Today, I’m delighted to be included on the blog tour for Graham Brack’s ‘Lying and Dying‘, the first book in the Josef Slonský series.
The body of a young woman is found strangled by the side of the road.
There are no obvious clues to what happened, apart from the discovery of a large amount of cash concealed on her person.
The brilliant, but lazy, Lieutenant Josef Slonský is put in charge of the case. With a wry sense of humour, a strong stubborn streak and a penchant for pastries, Slonský is not overly popular with the rest of the police force. But he is paired with the freshly-graduated, overly-eager Navrátil, whom he immediately takes under his wing.
When fingers start to point inwards to someone familiar with police operations, Slonský and Navrátil are put in a difficult position.
If what they suspect is true, how deep does the corruption run? Are they willing to risk their careers in their pursuit of the truth?
Anyone could be lying – and others may be in danger of dying…
I’m sure the extract that I’ve got here will whet your appetite for the book. Get your copy now.
The following morning was bright, warm and sunny. Outside the surviving birdlife of Prague was singing fortissimo, or so it seemed to Navrátil. A prolonged shower did little to help the sensation of devils prodding the backs of his eyeballs with their tridents, and nothing in his pantry did anything to make him believe that there was the remotest chance that it would stay down if he could once swallow it.
He was therefore more than a little surprised to arrive at work to find Slonský with his feet on his desk while he attacked a párek and a takeaway coffee.
‘How can you eat that? Or anything else, for that matter?’
‘I have a constitution moulded by the Communist years. If you’d been picky about your food then you’d have starved.’
‘Don’t you feel even a bit queasy?’
‘Should I?’ Slonský asked innocently, as if the idea that a heavy drinking bout might affect your appetite the next day had never occurred to him.
‘Never mind. I’d better find some water.’
Navrátil was halfway down the corridor when he heard Slonský call after him.
‘If you can’t find water, try some Hungarian beer. It’s the next best thing.’
When Navrátil returned, Slonský was looking thoughtful.
‘It was something you said last night that inspired me,’ he explained.
‘I said? What did I say?’
‘You said it was a shame she didn’t have her name sewn into her knickers.’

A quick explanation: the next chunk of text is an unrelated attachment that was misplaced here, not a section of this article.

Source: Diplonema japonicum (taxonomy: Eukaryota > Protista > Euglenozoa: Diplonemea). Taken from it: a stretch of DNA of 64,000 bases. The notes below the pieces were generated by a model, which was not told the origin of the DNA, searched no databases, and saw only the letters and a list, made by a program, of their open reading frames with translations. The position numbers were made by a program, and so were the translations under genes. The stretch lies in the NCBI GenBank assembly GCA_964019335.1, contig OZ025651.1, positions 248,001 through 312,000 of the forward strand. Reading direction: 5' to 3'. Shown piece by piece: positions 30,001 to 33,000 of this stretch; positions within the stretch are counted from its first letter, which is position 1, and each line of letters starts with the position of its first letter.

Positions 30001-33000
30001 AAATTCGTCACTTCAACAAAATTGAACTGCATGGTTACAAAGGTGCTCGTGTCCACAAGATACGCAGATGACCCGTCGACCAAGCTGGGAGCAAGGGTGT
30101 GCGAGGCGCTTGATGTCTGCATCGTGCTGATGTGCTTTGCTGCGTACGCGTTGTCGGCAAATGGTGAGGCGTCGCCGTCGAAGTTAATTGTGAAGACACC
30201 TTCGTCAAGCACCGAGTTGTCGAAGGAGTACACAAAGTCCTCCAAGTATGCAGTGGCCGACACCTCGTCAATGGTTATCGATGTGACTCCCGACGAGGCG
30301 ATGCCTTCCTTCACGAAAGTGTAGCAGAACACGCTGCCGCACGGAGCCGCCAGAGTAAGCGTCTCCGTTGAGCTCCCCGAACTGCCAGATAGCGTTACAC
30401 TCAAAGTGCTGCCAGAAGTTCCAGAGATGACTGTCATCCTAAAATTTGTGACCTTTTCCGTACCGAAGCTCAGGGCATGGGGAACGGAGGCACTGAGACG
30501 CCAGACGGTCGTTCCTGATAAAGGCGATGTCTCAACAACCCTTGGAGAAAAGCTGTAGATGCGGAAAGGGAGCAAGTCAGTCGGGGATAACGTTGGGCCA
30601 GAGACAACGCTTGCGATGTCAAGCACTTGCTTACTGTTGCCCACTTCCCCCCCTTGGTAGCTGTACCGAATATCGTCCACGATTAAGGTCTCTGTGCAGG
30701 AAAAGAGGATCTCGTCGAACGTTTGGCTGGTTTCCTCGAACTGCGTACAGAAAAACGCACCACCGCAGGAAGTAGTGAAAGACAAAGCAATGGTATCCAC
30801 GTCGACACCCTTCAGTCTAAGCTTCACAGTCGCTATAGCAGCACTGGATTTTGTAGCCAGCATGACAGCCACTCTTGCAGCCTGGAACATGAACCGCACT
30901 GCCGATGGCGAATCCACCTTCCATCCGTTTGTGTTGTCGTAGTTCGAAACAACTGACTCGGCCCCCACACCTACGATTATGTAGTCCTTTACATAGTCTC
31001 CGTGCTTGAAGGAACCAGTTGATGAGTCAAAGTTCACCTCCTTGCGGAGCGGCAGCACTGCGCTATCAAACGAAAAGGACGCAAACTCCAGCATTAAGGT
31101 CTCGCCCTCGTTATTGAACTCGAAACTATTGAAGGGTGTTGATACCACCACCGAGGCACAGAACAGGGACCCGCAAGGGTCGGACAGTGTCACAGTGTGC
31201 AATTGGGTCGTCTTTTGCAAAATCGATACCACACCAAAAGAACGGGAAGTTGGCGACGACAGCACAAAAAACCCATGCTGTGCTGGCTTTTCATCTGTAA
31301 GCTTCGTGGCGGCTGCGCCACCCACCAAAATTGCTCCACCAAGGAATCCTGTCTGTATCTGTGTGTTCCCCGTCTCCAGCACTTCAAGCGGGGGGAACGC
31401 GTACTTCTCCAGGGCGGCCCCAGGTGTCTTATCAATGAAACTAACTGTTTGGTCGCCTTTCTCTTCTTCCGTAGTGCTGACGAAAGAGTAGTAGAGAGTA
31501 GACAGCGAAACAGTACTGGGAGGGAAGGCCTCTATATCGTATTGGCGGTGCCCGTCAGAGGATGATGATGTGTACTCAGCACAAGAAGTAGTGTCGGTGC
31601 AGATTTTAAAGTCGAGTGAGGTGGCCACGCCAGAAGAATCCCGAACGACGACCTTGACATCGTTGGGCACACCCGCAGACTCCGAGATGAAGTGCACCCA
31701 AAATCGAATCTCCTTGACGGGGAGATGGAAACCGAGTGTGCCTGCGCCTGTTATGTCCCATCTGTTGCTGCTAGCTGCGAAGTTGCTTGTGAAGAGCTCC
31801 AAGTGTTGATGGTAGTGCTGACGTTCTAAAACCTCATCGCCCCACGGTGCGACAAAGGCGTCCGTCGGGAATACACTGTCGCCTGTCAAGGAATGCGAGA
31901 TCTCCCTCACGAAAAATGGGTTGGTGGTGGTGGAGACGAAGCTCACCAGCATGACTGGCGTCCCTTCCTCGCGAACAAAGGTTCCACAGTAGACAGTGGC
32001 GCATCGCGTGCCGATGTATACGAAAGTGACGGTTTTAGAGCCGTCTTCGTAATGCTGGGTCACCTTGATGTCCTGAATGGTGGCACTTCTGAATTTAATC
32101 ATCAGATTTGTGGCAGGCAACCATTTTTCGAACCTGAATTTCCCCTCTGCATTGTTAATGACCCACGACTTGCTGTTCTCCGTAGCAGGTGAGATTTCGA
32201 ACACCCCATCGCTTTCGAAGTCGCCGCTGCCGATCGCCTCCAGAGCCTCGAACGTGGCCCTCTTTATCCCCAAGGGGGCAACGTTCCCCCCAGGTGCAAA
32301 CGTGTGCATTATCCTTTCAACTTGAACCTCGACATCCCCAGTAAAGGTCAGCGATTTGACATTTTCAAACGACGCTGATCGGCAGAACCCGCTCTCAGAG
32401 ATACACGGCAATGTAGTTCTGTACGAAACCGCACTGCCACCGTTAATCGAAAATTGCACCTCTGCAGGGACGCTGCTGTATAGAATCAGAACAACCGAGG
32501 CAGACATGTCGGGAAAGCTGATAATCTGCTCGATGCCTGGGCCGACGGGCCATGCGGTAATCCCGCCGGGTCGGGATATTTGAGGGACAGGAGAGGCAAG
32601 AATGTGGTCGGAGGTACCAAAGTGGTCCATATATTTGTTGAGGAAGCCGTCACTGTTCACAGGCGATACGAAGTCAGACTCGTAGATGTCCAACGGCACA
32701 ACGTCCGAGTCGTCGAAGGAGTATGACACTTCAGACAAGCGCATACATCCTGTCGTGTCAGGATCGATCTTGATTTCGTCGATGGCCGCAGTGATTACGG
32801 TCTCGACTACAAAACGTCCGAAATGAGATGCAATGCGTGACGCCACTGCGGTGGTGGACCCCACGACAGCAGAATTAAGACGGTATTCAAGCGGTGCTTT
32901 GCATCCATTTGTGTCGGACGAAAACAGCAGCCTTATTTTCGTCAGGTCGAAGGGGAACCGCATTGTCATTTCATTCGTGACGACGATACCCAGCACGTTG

‘You said that, sir!’
‘Did I? Then I’m brighter than I thought. Anyway, how did the murderer know that she didn’t have her name sewn into her knickers?’
‘Maybe he didn’t care.’
‘He took the handbag.’
‘Well, since he made love to her, he probably got to see her underwear.’
‘Do you look, Navrátil?’
‘When you’re with a woman, do you check her pants out?’
‘Well, I … I haven’t … but if I did …’
‘Exactly. It’s an unnatural act. But whether he did or didn’t, he might have handled her clothes. That’s what I asked Novák.’
‘Nothing. Now, she may have taken off her own clothes and put them back on herself. And perhaps he wore gloves to dispose of the body. But I can’t picture anyone going to bed with a girl and wearing gloves while he did it.’
‘Which rules out a crime of passion?’
‘Well, he was farsighted enough to have gloves there. It was a cold night so he may have just had them with him, but this begins to look premeditated. Which is good, Navrátil. Where there’s a plan, we can discover it. It’s the sudden, irrational killing that is hardest to detect.’
‘So we have a man who takes a woman out, buys her dinner, takes her back to his flat or hers, makes love to her, kills her then dumps her body where it will be found quickly.’
‘Where did you get the bit about dinner?’
‘The stomach contents. Novák’s report doesn’t sound like the kind of meal someone would cook for themselves. Asparagus, for example.’
‘We could waste a lot of time tracking down shops that have asparagus in February, but let’s run with your idea for a minute. If that’s the case, they must have eaten in a restaurant somewhere that has asparagus on the menu.’
Navrátil’s face sank.
‘I can see you’re one step ahead of me, lad. But it’ll take a lifetime to visit all Prague’s restaurants. We’ll do it if we have to, but for the moment let’s try the wholesale greengrocers. See how easy it is to get asparagus and if anyone can tell us who has been buying it. Might narrow things down a bit.’
When Navrátil returned, Slonský had his feet on his desk, a coffee in his hand, and a broad smile on his face.
‘Almost all the big hotels, sir. Not too many restaurants have bought asparagus lately, but it still gives us a lot to do.’
‘Not necessarily, my boy,’ Slonský replied. ‘The great Czech public has come to our aid.’
He slid a brown paper envelope across the desk. Navrátil opened it cautiously to find a single photograph within.
‘No note. Recognise the girl?’
‘It’s her! It’s the victim.’
‘And who is she having dinner with?’
Navrátil scrutinised the picture closely before his jaw dropped.
‘Isn’t that —’
‘It is. Now isn’t that a turn-up for the book?’